Saturday, 5 August 2017

Yakky Doodle in Stamp Scamp

Produced and Directed by Bill Hanna and Joe Barbera.
Credits: Animation – C.L. Hartman, Layout – Lance Nolley, Backgrounds – Dick Thomas, Written by Mike Maltese, Story Director – Paul Sommer, Titles – Art Goble, Production Supervision – Howard Hanson.
Voice Cast: Yakky Doodle – Jimmy Weldon; Chopper, Sewer Worker – Vance Colvig. Mouse – ?
Music: Hoyt Curtin.
Episode: Production R-43 (17th of 24 Yakky cartoons in 1961).
Copyright 1961 by Hanna-Barbera Productions.
Plot: Yakky and Chopper chase after a trading stamp.

Once upon a time, you could go to the store and, depending on how much you spent, you would be handed some S&H Green Stamps. With your joyous cache in hand, you would skip home and paste them in a book. When the book was full of stamps, you could get something for free, things like a transistor radio or a camera or glassware. Like canasta and fondue sets, it was a part of Americana that was huge at one time then faded away (although Green Stamps still exist; you can look it up on the internet). Today, stores give air miles or points, which is kind of the same sort of thing.

The reason I’m going into this background is because I’m trying to avoid talking about this cartoon. Just watching it to the end was a challenge. I don’t care about Yakky Doodle collecting green stamps. I don’t care that a stamp escaped and Chopper chased all over after it. This could have been a really good cartoon if Mike Maltese satirised the American pastime of collecting these things. But he didn’t. And he was bogged down by the two most humorless characters on any of Hanna-Barbera’s half-hours sponsored by Kellogg’s. Neither of them say anything remotely interesting or funny, though I kind of liked the final line. Yakky’s buying something special for Chopper with the stamps. “Well, I hope it’s a first aid kit. ‘Cause I could sure use it.”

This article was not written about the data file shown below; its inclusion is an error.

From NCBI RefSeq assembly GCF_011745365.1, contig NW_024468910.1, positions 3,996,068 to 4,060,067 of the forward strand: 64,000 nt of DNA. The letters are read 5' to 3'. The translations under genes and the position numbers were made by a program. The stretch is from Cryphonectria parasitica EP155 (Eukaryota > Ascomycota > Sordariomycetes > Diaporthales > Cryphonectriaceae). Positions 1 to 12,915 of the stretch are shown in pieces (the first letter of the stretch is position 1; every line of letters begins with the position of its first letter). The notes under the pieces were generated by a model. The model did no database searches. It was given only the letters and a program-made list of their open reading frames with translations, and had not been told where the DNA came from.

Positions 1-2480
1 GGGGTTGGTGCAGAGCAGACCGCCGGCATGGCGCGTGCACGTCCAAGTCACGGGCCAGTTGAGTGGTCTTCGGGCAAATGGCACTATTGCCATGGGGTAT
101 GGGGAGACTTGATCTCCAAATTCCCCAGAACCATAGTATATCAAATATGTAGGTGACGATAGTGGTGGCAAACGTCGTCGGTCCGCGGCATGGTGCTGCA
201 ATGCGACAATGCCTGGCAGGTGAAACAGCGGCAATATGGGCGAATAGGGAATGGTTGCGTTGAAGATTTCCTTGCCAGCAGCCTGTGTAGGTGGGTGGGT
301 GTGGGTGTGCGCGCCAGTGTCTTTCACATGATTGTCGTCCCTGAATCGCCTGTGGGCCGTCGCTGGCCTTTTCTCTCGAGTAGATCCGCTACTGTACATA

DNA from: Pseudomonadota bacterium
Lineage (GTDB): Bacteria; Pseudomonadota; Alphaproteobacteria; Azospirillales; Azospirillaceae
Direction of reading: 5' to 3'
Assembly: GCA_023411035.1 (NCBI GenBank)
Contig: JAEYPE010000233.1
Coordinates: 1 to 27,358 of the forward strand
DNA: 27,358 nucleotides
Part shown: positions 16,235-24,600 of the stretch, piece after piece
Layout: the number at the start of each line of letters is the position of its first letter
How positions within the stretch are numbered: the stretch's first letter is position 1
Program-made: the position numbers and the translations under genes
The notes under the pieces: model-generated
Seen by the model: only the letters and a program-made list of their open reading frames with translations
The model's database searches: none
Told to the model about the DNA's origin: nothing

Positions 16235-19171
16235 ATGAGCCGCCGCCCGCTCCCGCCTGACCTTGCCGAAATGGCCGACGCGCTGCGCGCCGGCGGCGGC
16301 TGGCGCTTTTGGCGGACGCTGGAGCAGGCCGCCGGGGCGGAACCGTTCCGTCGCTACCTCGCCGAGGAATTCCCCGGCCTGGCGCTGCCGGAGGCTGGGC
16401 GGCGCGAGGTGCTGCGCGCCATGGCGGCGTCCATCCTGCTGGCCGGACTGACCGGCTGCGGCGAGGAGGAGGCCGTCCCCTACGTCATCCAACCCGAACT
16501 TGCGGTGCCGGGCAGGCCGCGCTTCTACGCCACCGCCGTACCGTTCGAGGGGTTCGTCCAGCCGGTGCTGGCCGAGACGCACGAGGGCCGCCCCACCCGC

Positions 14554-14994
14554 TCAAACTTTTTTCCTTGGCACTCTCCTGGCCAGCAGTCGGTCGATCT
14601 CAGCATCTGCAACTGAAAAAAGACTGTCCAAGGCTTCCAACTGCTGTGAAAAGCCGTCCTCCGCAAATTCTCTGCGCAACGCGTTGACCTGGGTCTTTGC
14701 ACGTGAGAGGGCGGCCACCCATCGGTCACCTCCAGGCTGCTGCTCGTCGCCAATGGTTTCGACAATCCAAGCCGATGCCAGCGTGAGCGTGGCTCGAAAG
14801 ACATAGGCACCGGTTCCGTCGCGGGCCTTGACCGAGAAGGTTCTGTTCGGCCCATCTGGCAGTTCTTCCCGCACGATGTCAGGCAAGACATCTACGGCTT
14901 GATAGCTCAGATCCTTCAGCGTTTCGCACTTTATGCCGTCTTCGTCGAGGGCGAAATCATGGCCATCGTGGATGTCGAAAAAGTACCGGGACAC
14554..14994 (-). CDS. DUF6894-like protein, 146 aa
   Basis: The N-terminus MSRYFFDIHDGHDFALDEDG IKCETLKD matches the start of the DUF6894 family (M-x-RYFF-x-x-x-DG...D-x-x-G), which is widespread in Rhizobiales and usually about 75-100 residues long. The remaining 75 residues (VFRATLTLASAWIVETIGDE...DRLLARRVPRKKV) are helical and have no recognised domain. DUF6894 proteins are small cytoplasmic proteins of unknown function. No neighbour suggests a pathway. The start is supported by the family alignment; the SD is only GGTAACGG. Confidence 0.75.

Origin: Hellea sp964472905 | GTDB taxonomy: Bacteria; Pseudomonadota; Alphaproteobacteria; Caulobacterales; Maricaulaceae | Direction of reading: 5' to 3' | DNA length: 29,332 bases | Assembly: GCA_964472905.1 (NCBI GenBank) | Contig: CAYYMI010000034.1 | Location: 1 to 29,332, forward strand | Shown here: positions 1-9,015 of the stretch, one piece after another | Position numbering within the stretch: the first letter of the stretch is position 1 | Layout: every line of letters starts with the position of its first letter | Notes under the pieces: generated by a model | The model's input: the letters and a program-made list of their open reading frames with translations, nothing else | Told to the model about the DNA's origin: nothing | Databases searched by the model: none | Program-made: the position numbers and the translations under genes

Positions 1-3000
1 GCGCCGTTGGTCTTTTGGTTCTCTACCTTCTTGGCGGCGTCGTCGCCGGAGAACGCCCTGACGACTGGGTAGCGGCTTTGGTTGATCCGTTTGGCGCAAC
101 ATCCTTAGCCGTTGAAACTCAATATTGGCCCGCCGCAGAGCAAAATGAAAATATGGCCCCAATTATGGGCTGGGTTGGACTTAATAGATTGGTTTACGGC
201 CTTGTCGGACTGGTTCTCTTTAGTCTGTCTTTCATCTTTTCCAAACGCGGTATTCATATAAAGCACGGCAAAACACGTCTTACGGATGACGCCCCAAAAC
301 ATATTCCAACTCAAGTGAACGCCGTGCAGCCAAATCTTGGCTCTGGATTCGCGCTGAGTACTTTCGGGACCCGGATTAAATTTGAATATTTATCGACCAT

Of course, you’d never know it. Chopper doesn’t look any worse because of his experience. He’s drawn the same old way. Not even a scratch. Now, ain’t that cute?

I’ll give Maltese points—or maybe a couple of Green Stamps—for trying something a little different. Yakky isn’t whining for his mother and Chopper isn’t saving him from some third character, unless you count a recalcitrant stamp as a character. On second thought, having Chopper and Fibber Fox battle to redeem stamp books to get bigger things to bash each other would have been funny.

Did Maltese think people couldn’t understand Jimmy Weldon’s Yakky? Why else would Chopper repeat what Yakky says? “I need just one more shopping stamp to fill my book,” the duck shouts to his pal (waking him up in the process). “Ya need one more stamp to fill your book, Yakky?” Why are you asking, Chopper? Didn’t he just say so? Weldon’s diction, by the way, is good. He’s easier to understand than the pre-Yakky voiced by Red Coffey.

Allow me to perform a public service and save you from watching this cartoon. The plot revolves around the fact the licked stamp won’t stay in the book. Here’s what happens. The stamp